E*Trade Considers Banning “Roaring Kitty” Keith Gill from Platform

E*Trade Considers Banning “Roaring Kitty” Keith Gill from Platform  Roaring Kitty

Financial trading platform E*Trade is considering banning Keith Gill (YouTube user “Roaring Kitty” who is known for starting the GameStop short squeeze in 2021) citing concerns over “potential stock manipulation” after he purchased GameStop options recently, according to an exclusive report from The Wall Street Journal.

Over this past weekend, Gill had posted a picture of his E*Trade account with $115.7 million worth of GameStop stock as well as a new set of options to expire later in June. His gains on the position were valued at $6.86 million. GameStop stock increased 31 percent Monday.

E*Trade is owned by Morgan Stanley and is heavily integrated with the financial establishment. The platform worries Gill’s popularity online means he has power to pump shares for his own profit, possibly constituting market manipulation.

As co-host of Breaking Points Saagar Enjeti pointed out, E*Trade’s policy seems highly selective, choosing to punish one user essentially for having a large following while leaving unpunished many high-profile insider traders.

Enjeti seems to have not-so-implicitly been referring to CNBC analyst Jim Cramer, who weighed in on the matter himself.

Social media users were quick to dogpile on those voicing support for the ban or saying it was reasonable.

Barstool founder and president Dave Portnoy reacted to the proposed E*Trade ban in a video clip.

As previously reported, GameStop stock surged to nearly 70 percent after Roaring Kitty, the online streamer who drove the GameStop short squeeze in January 2021, made his first social media post in three years May 12th. The post, which amassed 73,000 likes and 14 million views in 15 hours, was a simple cartoon of a man adjusting himself in his chair to become more alert with a video game controller in his hands. On his profile, he had pinned a four-minute video explaining the GameStop short squeeze from 2020. He continued to post memes throughout the morning.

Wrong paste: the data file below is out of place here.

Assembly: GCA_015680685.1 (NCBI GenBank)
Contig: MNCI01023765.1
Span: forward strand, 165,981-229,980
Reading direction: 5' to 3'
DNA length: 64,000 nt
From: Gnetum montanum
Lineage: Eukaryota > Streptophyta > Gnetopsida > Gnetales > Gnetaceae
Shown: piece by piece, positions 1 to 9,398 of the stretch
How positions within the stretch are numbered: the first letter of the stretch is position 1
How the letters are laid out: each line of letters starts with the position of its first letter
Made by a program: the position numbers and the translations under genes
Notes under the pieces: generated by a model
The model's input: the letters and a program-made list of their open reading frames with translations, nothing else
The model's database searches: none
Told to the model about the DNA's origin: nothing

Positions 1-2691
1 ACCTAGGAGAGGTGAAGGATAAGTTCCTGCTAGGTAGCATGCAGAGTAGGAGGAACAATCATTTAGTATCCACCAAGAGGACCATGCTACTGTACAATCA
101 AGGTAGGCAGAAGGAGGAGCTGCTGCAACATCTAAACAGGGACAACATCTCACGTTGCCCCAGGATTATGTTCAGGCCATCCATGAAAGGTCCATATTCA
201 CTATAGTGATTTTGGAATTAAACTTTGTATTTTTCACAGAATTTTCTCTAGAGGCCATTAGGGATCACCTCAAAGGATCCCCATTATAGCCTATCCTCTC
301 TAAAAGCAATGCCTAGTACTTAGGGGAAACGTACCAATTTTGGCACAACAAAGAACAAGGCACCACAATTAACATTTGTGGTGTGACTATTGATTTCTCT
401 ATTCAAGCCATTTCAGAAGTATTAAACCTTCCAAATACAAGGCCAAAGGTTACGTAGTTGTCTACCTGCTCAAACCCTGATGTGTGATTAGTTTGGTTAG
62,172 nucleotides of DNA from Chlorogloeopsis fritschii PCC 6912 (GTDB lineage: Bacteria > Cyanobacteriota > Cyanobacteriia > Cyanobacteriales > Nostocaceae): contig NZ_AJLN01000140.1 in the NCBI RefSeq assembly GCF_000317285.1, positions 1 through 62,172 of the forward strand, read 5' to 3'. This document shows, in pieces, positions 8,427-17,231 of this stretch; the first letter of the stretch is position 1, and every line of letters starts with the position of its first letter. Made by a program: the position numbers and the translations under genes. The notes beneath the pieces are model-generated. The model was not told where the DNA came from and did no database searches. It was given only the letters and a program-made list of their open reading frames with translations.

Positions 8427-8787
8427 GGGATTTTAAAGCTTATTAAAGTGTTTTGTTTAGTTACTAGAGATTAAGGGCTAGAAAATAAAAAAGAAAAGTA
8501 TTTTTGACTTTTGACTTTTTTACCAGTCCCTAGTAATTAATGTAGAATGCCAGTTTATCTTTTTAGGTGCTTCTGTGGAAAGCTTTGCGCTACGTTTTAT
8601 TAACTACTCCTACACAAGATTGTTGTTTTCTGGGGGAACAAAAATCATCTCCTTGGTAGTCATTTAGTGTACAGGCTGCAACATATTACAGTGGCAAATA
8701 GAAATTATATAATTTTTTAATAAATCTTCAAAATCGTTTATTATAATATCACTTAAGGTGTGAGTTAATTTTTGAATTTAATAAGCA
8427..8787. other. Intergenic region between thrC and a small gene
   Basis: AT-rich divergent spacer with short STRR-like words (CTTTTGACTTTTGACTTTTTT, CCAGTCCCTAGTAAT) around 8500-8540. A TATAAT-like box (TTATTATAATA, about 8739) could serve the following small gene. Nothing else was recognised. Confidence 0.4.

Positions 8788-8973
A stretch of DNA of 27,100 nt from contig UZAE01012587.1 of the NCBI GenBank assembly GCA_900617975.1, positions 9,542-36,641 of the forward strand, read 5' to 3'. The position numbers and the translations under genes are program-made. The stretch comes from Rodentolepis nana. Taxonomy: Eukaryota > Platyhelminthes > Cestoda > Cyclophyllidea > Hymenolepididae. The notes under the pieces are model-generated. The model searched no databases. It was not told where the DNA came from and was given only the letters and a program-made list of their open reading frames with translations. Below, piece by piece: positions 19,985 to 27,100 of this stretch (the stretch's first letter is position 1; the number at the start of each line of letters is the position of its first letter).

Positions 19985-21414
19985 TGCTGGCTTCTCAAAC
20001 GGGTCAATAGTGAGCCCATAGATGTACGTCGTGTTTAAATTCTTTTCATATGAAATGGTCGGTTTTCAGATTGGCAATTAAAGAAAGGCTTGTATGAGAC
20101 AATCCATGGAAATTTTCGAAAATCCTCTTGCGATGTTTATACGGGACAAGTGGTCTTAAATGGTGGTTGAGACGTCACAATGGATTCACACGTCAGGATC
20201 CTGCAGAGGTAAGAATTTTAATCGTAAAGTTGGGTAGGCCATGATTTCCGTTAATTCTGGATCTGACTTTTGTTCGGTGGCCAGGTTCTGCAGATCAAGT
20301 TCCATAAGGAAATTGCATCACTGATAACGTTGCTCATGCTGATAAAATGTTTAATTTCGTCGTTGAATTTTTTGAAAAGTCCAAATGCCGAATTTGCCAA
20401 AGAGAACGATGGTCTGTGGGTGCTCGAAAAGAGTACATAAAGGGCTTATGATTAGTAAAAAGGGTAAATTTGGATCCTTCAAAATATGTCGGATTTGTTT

Roaring Kitty, real name Keith Gill, is a former marketer for Massachusetts Mutual Life Insurance. Going by “DeepF——Value” on Reddit, Gill garnered a cult following in the days of the COVID lockdown economic haze, corralling followers to support the video game retailer GameStop as if they were a decentralized hedge fund. They specifically supported stocks that were being targeted for demise by hedge funds and short sellers like Melvin Capital, thereby forcing the funds to cover their short positions and inflate the price of the stock to nearly $120 a share, split-adjusted, from about $3 in the course of ninety days.

Ken Griffin’s Citadel and Point72 ultimately had to swoop in and prop Melvin up with $3 billion due to the outsized losses. Online brokerage Robinhood was forced to limit the ability to trade heavily shorted stocks, which encouraged a user to file a class-action lawsuit against the app. It was eventually dismissed in August 2023. Gill was also hit with a class action lawsuit for allegedly pretending to be a novice trader and disguising his status as a “licensed professional.” That suit was also dismissed. Keith was called to testify in Congress alongside Robinhood, Melvin, Reddit, and Citadel, and his story was turned into a 2023 film called Dumb* Money.